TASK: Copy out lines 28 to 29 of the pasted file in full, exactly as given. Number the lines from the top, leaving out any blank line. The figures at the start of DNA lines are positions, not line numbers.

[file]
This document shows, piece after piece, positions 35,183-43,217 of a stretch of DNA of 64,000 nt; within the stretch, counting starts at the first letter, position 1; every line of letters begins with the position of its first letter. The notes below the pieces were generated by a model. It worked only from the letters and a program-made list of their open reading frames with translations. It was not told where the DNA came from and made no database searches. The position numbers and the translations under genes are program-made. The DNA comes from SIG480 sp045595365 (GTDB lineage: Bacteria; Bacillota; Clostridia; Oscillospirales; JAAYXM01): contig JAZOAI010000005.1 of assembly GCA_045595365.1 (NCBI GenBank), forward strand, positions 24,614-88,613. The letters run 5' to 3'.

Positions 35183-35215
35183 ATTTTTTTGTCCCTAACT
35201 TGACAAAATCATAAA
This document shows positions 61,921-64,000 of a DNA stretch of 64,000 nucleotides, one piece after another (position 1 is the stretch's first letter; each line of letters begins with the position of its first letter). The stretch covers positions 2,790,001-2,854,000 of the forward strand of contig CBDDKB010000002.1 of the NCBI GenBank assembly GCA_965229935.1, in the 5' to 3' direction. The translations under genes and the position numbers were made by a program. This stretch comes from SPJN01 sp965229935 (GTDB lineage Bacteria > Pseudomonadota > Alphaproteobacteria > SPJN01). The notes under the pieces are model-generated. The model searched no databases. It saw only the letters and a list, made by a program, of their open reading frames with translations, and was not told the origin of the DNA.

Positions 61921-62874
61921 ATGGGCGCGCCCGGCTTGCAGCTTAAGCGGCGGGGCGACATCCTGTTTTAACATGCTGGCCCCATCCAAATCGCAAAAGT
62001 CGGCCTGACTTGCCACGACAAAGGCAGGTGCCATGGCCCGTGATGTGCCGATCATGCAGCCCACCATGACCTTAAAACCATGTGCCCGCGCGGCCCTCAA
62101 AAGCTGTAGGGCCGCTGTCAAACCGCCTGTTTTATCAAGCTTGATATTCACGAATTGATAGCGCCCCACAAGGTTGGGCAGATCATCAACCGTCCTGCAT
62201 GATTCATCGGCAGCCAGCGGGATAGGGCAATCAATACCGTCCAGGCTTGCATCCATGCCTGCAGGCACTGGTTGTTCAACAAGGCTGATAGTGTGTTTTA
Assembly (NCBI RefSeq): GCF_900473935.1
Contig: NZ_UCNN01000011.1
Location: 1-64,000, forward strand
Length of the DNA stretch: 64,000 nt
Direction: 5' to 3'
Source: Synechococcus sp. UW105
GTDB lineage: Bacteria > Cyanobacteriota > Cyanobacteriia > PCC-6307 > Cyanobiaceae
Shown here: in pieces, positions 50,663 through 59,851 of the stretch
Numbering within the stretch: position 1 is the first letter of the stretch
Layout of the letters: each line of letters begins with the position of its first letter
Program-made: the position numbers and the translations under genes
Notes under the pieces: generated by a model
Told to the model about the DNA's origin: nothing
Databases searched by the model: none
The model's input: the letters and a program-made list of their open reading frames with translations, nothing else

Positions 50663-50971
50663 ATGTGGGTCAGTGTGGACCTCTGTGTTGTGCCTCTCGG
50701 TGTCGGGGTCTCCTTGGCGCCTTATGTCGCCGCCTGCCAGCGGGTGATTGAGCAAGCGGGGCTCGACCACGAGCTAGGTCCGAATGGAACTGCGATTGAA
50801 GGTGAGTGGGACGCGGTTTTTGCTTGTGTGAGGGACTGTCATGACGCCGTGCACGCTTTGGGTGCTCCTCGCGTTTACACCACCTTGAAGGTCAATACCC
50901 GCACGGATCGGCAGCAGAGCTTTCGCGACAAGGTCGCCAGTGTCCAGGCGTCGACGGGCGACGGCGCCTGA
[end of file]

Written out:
50701 TGTCGGGGTCTCCTTGGCGCCTTATGTCGCCGCCTGCCAGCGGGTGATTGAGCAAGCGGGGCTCGACCACGAGCTAGGTCCGAATGGAACTGCGATTGAA
50801 GGTGAGTGGGACGCGGTTTTTGCTTGTGTGAGGGACTGTCATGACGCCGTGCACGCTTTGGGTGCTCCTCGCGTTTACACCACCTTGAAGGTCAATACCC